Sorry for asking a question and not getting back with details. This week I've had days where I focused on one thing or another and had to stay with it all day to get it done.
I'm not getting signs of no shield gas, I know what that looks like, I get high welds no matter what I do. By high, I'm not getting penetration. This is a welder where I normally set wire speed to a certain number, voltage to another setting and generally weld away with minor tweaking.
The welder at the other end of shop is same model so I can do some comparasons like monitoring voltage during welding as suggested.
I'm only working 1/2 a day tomorrow and covering for another tech that will be out while convering my areas so I may not get back to the welder until next week.
Thanks to all for the various suggestions,
Wes
Add pictures here
<% if( /^image/.test(type) ){ %>
<% } %>
<%-name%>
Add image file
Upload

No shielding gas will give spongy black welds. A high profile means too cold. If you turn it up and it's still a high bead, something's wrong inside, or with the power level controller. Or circuit board. Or all. Sounds like time for a trip to the welder hospital.
Steve
Heart surgery pending? Read up and prepare. Learn how to care for a friend. http://cabgbypasssurgery.com
Add pictures here
<% if( /^image/.test(type) ){ %>
<% } %>
<%-name%>
Add image file
Upload
Wes wrote in rec.crafts.metalworking on Thu, 14 Oct 2010 23:04:16 -0400:

Did you move this welder to another location in the building? A long run of marginal wiring might not supply enough power to the machine.
--

Dan H.
northshore MA.
  Click to see the full signature.
Add pictures here
<% if( /^image/.test(type) ){ %>
<% } %>
<%-name%>
Add image file
Upload

I'll add that my Century can reverse the polarity. If yours can reverse, make sure it's correct.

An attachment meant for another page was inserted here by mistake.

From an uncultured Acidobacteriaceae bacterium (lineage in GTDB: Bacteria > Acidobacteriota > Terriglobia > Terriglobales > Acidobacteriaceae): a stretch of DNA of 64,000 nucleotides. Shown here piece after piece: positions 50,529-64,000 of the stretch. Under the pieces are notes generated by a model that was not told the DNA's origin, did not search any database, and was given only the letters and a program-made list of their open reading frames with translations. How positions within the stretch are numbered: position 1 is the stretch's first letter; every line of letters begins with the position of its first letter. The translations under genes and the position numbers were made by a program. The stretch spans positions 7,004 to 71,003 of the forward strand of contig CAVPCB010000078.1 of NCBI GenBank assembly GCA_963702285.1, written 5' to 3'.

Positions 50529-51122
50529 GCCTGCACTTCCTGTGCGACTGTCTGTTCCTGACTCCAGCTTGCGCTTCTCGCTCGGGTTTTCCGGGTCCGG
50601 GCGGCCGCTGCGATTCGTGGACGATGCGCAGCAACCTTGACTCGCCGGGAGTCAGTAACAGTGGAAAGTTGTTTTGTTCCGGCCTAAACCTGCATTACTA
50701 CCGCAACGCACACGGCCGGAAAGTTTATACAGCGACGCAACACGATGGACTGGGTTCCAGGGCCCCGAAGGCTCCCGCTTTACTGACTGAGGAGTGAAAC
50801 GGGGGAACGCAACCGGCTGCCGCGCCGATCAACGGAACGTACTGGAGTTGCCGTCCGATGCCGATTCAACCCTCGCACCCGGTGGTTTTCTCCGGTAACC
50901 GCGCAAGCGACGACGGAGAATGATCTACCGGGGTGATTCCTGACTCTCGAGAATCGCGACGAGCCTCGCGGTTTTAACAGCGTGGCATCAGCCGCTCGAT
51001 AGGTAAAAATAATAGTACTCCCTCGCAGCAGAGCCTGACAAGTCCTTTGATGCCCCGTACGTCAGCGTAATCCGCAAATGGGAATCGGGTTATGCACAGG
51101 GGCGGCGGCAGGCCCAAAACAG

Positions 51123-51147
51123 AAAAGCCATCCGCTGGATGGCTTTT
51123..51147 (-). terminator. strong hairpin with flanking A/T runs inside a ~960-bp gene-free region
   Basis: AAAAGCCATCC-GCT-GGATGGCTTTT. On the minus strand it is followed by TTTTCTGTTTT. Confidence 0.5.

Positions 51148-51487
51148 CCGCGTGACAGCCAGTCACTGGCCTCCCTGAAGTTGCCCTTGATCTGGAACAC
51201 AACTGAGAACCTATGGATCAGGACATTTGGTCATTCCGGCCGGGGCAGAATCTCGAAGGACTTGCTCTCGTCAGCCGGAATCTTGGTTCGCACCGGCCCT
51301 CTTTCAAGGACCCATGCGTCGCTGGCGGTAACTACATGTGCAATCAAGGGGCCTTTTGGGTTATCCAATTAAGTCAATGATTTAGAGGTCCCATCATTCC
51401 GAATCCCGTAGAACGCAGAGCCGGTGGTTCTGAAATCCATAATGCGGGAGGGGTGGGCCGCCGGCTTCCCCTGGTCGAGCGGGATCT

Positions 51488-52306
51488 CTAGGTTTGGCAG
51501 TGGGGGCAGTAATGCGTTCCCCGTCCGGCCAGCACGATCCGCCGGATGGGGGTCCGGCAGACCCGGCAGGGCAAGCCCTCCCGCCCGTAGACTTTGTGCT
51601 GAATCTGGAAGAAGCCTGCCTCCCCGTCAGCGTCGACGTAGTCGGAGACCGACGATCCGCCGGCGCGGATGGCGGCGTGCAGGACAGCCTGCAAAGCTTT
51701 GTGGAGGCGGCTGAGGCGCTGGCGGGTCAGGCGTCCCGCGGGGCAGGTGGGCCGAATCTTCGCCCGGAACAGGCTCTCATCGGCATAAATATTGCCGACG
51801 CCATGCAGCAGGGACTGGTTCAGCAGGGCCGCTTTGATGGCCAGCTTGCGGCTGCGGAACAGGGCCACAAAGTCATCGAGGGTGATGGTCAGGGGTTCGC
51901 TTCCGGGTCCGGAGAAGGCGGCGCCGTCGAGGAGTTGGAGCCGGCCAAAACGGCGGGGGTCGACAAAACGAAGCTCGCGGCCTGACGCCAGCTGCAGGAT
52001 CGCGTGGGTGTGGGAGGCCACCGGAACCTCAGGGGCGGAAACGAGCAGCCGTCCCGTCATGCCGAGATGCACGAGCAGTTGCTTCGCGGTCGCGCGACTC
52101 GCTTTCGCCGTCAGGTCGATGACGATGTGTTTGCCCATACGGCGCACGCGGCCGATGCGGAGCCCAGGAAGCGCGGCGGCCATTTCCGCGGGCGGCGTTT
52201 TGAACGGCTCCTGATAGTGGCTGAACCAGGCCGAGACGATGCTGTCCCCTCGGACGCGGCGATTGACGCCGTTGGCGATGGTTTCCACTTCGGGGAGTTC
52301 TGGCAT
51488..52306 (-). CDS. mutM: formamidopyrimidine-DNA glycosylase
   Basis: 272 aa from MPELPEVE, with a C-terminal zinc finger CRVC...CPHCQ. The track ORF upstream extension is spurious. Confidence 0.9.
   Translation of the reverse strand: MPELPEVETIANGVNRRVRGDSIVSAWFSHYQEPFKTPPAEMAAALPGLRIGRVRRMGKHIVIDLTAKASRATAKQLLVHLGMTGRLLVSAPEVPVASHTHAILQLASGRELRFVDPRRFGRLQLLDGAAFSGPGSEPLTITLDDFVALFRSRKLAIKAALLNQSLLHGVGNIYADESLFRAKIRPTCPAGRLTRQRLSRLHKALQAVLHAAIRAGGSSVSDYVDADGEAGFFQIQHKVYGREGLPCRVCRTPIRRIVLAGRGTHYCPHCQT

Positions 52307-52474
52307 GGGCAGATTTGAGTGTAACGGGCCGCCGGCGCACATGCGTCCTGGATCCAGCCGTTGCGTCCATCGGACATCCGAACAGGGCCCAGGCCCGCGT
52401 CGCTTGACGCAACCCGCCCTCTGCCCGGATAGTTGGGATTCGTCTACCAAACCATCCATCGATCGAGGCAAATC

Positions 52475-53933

Add pictures here
<% if( /^image/.test(type) ){ %>
<% } %>
<%-name%>
Add image file
Upload

Can you give a little better description of the sound, or what the wire is doing? Is it burning back to a globule on the end of the wire? Are you feeling the wire poking the base metal? The first is if the speed is too slow. The second too fast.
What do your finished welds look like? Do some on the flat and see if you can arrive at a happy medium. On most makes, there is a chart on the inside of the door that will give you some guidelines and parameters.
A problem with MIGs is the control board, that senses what the machine is doing while welding and makes adjustments. It also stops the machine if something gets too far out of kilter. This is one of the most common things electronically that can go wrong with it.
Other than that, how old is the liner? If very old, go to a .045 liner no matter what size wire you run, it can be oversized and not make a difference. Check the tip as stated by another poster. Check the rollers for looseness. Check the nut on the reel so it's not too tight. Several basic things, but once they are all okay, it's time to have it checked electronically by someone who knows.
My buddy just got his Miller fixed, and it was $250 for a new control board. Hope yours is something simpler.
Steve
Heart surgery pending? Read up and prepare. Learn how to care for a friend. http://cabgbypasssurgery.com
Add pictures here
<% if( /^image/.test(type) ){ %>
<% } %>
<%-name%>
Add image file
Upload
wrote:

First of all...what is the brand and model?
Gunner
Add pictures here
<% if( /^image/.test(type) ){ %>
<% } %>
<%-name%>
Add image file
Upload

Polytechforum.com is a website by engineers for engineers. It is not affiliated with any of manufacturers or vendors discussed here. All logos and trade names are the property of their respective owners.